Discovery of a dopamine producing microbe in the gut: Implications for animal and human health as well as industrial applications.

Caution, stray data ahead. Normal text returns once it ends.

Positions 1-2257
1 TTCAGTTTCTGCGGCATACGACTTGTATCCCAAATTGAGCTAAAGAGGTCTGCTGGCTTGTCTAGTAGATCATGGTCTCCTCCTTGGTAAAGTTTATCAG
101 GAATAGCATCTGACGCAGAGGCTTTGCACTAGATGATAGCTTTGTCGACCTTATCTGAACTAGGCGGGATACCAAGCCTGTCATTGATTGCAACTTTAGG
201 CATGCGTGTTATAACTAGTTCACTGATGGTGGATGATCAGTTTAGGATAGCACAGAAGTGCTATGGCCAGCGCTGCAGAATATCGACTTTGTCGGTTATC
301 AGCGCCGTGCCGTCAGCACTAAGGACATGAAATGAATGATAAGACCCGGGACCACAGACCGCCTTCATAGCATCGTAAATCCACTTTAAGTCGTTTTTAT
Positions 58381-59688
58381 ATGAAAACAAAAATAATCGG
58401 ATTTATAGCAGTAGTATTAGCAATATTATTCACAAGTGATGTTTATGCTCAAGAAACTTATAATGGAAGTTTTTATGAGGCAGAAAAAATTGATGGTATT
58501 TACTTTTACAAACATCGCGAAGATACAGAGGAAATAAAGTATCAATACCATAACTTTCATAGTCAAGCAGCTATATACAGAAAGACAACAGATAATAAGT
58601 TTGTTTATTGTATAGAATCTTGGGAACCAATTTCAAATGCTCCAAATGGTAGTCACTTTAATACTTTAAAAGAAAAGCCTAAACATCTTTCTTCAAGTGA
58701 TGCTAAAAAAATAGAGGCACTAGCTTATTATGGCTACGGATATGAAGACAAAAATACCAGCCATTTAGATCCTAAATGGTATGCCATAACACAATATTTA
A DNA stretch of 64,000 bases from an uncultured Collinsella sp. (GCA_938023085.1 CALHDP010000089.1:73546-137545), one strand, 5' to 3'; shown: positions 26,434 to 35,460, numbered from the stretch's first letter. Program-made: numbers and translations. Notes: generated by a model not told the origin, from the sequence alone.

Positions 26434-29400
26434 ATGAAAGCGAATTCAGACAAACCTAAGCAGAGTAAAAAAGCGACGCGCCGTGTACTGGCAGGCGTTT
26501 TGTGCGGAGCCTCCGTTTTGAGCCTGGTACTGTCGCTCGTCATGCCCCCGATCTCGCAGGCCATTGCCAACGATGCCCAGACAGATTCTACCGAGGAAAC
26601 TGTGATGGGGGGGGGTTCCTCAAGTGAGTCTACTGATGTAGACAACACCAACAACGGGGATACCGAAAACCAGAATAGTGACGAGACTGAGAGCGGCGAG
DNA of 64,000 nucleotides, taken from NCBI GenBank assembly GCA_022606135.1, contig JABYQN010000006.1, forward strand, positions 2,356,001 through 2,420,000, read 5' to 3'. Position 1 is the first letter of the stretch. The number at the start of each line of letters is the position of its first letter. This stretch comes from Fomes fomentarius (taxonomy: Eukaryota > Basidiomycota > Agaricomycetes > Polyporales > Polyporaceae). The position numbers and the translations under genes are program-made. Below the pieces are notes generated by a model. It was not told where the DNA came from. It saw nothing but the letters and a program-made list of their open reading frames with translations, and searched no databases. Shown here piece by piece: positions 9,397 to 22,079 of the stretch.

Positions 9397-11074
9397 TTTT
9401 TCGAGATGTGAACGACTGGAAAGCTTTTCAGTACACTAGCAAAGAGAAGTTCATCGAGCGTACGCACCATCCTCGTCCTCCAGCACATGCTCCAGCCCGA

Though scientists have discussed the health impact of the gut flora for over a century, technological advancement, and discoveries in the fields of microbiology, immunology, endocrinology and neurobiology have dramatically changed the way we understand the microbiota. We have come to realize that microbes are part of complex multispecies communities that exist as important symbionts. Within the context of the mammalian gut, the microbiota can be likened to a distinct part of a neuro-endocrine axis. Through actions on the neuroendocrine axes of the body, the microbiota influences host behavior and health. The body of this dissertation, which consists of research in the field of microbial endocrinology, provides a glimpse into the complex ways in which the host and microbiota interact in this manner. The primary objective of the dissertation is to provide a context by which one can understand the importance of a dopamine producing gut microbe. In compiling this research, the author hopes that one may walk away with a new insight into how the microbiota can modulate host health by the production of neurochemicals.